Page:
An S corporation is a corporation that meets several restrictions and elects to be taxed as a partnership. One of the restrictions deals with who can be a shareholder in an S corporation. Most trusts are not permitted to be shareholders of an S corporation, but there are a few exceptions. If a nonqualified trust acquires S corp stock, the S corporation immediately loses is special tax status.
Grantor trusts owned by a U.S. citizen or U.S. resident are permissible owners of S corp stock as long as the assets of the grantor trust, including any S corp stock, are treated as owned by the grantor. After the grantor's death, the trust is still an eligible S corp shareholder for up to two years. A grantor trust is a trust that the person who puts money or other assets in the trust maintains control over. As a result, the grantor is responsible for paying any resulting income taxes, rather than the trust's having to pay taxes.
Read More: The Difference Between a Grantor & a Beneficiary
Qualified Subchapter S Trusts
A qualified subchapter S trust may also own stock without jeopardizing the S corp status. To qualify, the trust must be a domestic trust and have only one beneficiary; the distributions of principal can only be made to that beneficiary; the beneficiary's interest in the trust must cease when the beneficiary dies or the trust is terminated; and if the trust is terminated during the beneficiary's lifetime, all of the trust assets must be given to the beneficiary. A qualified domestic trust is one which has at least one trustee who is a U.S. citizen or a U.S. corporation and which empowers that trustee to withhold income tax from any distributions. (26 USC 2056A) In addition, the trust must treat all income as being distributed to the beneficiary each year. For example, if the S corporation generates $50,000 of taxable income, the beneficiary must be treated as having received that $50,000 for tax purposes.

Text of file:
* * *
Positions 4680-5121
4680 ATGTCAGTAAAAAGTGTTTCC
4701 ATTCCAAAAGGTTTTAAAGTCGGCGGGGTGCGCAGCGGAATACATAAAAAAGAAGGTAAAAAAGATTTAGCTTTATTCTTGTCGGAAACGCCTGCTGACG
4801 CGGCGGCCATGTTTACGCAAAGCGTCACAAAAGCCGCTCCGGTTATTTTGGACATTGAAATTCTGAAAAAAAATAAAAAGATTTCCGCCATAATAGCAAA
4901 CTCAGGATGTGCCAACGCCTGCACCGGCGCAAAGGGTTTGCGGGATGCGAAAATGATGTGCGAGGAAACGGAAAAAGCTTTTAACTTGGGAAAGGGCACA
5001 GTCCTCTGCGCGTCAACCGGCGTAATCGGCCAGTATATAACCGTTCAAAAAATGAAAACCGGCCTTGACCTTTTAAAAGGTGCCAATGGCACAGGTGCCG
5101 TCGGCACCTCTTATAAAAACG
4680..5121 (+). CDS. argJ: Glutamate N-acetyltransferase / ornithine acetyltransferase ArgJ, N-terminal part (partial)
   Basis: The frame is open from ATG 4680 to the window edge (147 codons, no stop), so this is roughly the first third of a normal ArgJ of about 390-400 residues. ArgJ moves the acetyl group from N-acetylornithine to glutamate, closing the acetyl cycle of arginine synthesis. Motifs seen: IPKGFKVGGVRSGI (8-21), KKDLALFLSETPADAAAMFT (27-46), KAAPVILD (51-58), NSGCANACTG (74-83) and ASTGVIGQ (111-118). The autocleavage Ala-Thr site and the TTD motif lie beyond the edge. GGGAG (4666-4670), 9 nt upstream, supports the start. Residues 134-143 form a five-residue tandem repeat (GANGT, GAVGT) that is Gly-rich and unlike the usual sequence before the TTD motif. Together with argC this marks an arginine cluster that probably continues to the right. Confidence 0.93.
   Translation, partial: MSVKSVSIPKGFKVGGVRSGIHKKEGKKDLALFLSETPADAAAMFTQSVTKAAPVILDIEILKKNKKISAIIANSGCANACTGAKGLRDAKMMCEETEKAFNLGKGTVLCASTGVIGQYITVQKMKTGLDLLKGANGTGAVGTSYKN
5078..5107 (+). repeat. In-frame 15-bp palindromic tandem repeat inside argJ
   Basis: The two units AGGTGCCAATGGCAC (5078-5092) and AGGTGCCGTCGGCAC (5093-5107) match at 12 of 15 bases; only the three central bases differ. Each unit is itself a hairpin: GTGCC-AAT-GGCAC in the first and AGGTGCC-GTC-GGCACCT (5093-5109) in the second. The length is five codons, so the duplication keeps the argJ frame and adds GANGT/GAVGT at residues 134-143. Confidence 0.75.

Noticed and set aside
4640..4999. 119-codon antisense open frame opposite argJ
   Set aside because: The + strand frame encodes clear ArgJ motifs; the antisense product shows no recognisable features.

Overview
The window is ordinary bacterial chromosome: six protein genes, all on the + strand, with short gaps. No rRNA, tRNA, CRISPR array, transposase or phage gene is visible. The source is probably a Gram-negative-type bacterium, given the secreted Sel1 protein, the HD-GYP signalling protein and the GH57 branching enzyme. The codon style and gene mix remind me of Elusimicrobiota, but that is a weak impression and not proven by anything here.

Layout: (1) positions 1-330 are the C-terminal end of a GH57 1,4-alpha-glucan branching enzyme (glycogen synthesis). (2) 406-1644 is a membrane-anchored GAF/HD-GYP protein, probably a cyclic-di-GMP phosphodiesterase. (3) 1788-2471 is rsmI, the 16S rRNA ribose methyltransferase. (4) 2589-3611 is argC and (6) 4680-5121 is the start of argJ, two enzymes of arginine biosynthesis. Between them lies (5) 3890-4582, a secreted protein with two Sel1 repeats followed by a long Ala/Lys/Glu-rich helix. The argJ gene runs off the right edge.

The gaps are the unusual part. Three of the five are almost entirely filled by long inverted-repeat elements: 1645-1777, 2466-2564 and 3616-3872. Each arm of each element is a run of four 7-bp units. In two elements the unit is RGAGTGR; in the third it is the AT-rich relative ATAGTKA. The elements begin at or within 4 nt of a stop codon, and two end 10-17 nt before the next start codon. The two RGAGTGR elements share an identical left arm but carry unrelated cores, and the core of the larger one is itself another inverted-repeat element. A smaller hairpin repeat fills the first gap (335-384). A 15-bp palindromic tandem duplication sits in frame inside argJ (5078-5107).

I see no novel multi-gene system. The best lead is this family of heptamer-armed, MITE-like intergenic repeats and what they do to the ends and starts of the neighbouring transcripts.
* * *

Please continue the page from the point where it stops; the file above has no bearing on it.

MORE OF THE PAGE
Electing Small Business Trusts
An electing small business trust (ESBT) is also permitted to own stock in an S corporation. An ESBT is less restrictive than a qualified subchapter S trust because even though it must still be a domestic trust, it can have multiple beneficiaries. However, all of the beneficiaries must be eligible to hold S corp stock in their own capacity, which includes U.S. citizens, U.S. residents and qualifying nonprofit organizations. The downside to using an ESBT is that the income is taxed at the highest marginal rate rather than the beneficiary's tax rate, which could be lower.
Sometimes, owners will pool their S corp stock and designate a trustee to vote on their behalf. However, the individual owners still are responsible for any taxes on the income generated by the stock. The voting trust is qualified to own S corp stock if the trust is created with a written agreement that delegates the right to vote to one or more trustees, requires the distributions from the S corp to be paid to the beneficial shareholders, requires that the stock ownership be returned to the original shareholders when the trust terminates, and sets a termination date or event for the trust.
Mark Kennan is a writer based in the Kansas City area, specializing in personal finance and business topics. He has been writing since 2009 and has been published by "Quicken," "TurboTax," and "The Motley Fool."